The work by the Swedish artist and filmmaker Alexander Gutke is now presented in a major institutional solo exhibition at Kunsthaua Baselland.
Swedish artist Alexander Gutke’s exhibition begins with a piece that tells us about endings: 9 way to say it’s over is the enigmatic title of the work for which the artist used the well-known endings of selected films from the 1920s to the 1960s. Like a filmstrip, a band of different sequences plays as a vertical column on the wall, greeting the visitor to the exhibition as they arrive and depart.
Many works reflect Gutke’s intense engagement with the medium of film. The motif of the loop, an endless return, is a key element of this, playing an important role for the artist both as a sculptural arrangement as well as within the film, video and 16-mm projections shown. This is underlined by Measure, a copper tape measure presented as a Möbius strip, another concept of an ongoing movement, without beginning or end.
The large film loop made by the work Vertigo is striking, drawing a vertical line through the exhibition space in the foyer, drawing the gaze through the stairwell structure and down into the lower exhibition level below. Using a system of mirrors the projection is focused onto the centre of a vinyl single that gives the impression of a label turning around or a rotating spiral staircase. In this particular location in the Kunsthaus Baselland the installation realises the pull and the sensation of vertigo generated by the famous sequence of the film Vertigo, making a physical experience of it possible.
The idea of the loop recurs in the work Folded into One too. The artist has printed 500 cardboard boxes with an image of a starry sky, inside and out. One could say that a starry sky — emblematic of endlessness — is given folded form by the artist, a tiny universe encapsulated in each individual box. And the work Horizon, too, which Gutke stamped on the adjoining wall, tells of the possibility of making a seemingly endlessly large number of days, (in Swedish “dagar”,) a figure we cannot conceive, nonetheless tangible, into something we can physically experience. Gutke himself compares it to viewing the sun set over the horizon, something that appears much more like a two-dimensional image than a consequence of the earth’s curvature.
Gutke also uses sunlight for his five-part work series 9 to 5, Stormgatan. Throughout a quasi-standard nine to five working day the artist recorded the light conditions on his studio wall every hour. He then prints the photograph, which he reduces minimally in size, and hangs it on the very same spot, photographs it again on the next hour, prints it out again, and so on. Ultimately the artist can only control the camera position and the process, but not the result, which turns out more or less colourfully, lighter or darker depending on the overlapping, the time of year and light conditions.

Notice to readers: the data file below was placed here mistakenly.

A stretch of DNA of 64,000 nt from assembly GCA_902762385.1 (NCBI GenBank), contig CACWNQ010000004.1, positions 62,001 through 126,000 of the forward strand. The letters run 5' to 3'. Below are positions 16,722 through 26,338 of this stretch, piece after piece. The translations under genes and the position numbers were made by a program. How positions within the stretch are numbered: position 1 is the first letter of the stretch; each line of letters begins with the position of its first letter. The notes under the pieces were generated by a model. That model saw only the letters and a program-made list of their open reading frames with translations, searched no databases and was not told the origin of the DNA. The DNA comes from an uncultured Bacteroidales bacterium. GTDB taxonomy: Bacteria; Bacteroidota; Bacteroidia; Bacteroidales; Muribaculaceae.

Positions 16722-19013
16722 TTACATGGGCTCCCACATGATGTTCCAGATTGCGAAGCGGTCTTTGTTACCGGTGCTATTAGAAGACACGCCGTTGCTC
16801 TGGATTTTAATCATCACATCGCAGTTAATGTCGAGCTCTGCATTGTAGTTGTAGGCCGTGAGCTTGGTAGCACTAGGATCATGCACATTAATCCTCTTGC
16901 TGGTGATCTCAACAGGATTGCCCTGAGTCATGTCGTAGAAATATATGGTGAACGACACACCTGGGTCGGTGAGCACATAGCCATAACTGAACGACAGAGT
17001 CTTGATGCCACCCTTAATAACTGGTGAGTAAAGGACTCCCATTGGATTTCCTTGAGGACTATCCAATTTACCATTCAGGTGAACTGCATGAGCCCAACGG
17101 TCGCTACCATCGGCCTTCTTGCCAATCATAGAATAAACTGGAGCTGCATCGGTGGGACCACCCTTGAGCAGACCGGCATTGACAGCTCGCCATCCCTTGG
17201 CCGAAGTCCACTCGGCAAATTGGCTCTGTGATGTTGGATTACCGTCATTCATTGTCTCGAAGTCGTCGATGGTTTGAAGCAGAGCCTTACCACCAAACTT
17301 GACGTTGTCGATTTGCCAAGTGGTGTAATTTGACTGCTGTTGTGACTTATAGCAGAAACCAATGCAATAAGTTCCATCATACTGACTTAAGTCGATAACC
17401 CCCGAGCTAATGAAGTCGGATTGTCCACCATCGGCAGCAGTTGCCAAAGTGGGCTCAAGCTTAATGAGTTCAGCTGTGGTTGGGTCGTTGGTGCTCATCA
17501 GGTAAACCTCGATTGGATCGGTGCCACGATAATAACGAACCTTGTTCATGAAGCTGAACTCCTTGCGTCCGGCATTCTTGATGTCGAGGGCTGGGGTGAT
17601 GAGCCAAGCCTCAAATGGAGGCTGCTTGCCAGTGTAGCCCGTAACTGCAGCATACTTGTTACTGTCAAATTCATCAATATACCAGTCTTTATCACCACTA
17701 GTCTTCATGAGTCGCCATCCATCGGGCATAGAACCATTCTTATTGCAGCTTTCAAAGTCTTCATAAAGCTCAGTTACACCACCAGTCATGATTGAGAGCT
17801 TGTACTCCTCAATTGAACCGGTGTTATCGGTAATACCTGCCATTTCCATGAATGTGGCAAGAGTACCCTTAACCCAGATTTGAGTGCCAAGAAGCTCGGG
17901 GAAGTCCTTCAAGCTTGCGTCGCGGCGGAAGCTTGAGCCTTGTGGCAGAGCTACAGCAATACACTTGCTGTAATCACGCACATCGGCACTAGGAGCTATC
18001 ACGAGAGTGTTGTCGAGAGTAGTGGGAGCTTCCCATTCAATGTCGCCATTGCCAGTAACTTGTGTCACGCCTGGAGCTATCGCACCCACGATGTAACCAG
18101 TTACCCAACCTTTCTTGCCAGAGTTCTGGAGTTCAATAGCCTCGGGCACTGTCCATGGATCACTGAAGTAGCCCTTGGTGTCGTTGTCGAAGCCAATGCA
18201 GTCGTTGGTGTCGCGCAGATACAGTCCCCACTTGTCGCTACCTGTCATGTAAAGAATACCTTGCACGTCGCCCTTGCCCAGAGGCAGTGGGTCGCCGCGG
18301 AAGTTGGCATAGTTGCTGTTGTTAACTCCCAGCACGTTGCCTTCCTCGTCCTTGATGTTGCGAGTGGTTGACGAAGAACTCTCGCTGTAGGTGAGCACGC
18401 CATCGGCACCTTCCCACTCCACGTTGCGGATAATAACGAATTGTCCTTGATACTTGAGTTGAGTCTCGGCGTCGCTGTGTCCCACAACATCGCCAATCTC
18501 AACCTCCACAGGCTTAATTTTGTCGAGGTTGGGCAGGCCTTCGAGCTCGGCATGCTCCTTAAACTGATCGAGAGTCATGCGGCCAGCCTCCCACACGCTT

With its minimal, clear arrangement of works the exhibition in the main space promises a gentle, rather light tone, even if the work Loud Loud detracts from this cadence in a humorous manner. In the centre of a gallery wall several metres tall and broad is a replica of a Marshall volume control transforming it, instantly giving the wall the appearance of a sculptural, architectural body. And this with just a Marshall dial, which here, apparently, will only turn to maximum, and which is an in-word for the (generally very loud) rock of the 1960s and ‘70s anyway.
New and older video, monitor and 16-mm projections and works are presented in a more concentrated arrangement in the smaller upper three exhibition spaces. One of these is Auto-scope, a looping 16-mm projection that — as if filming itself — shows a headlong journey through a 16 mm projector, the view trained up on the sky and then down again to the snowy landscape around, all at top speed. The confusing perspective gives the viewer an inkling of what it would be like if they were, themselves, a piece of filmstrip, being drawn through the air in a metre-high loop — akin to Vertigo — only to be catapulted back into the camera. The artist speaks of an “out of body experience” that is possible when observing this scene.
The work Singularity installed in the next room equally considers the possibility of physically experiencing a 16-mm projection which, again a loop, is this time lead and folded around the whole exhibition space covering more than 50 metres and spooling through countless small reels. The space is measured — apparently twice, because the small projection in the corner of the room shows a measuring tape that counts out the 50 metres centimetre by centimetre.
If the gentle sounds of the rattling projectors dominate the exhibition, the visitor is then surprised by the piercing tones of the work Shattered. A projection over a sandy surface shows the instant of a glass shattering. Once again Gutke skilfully transforms a two-dimensional image and a plane of light into three-dimensional, sculptural form, at the very moment when it seems to disintegrate. And the work Draw (a picture says a thousand words) to be found in the same room replays a moment lasting a blink of an eye in which a matchbox burns and its form is completely transformed, though the gently dwindling flame lingers on.
Text by Ines Goldbach
The exhibition was generously supported by the supporter of Kunsthaus Baselland: kulturelles.bl, Basellandschaftliche Kantonalbank, Gemeinde Muttenz, Migros Kulturprozent, werner sutter AG.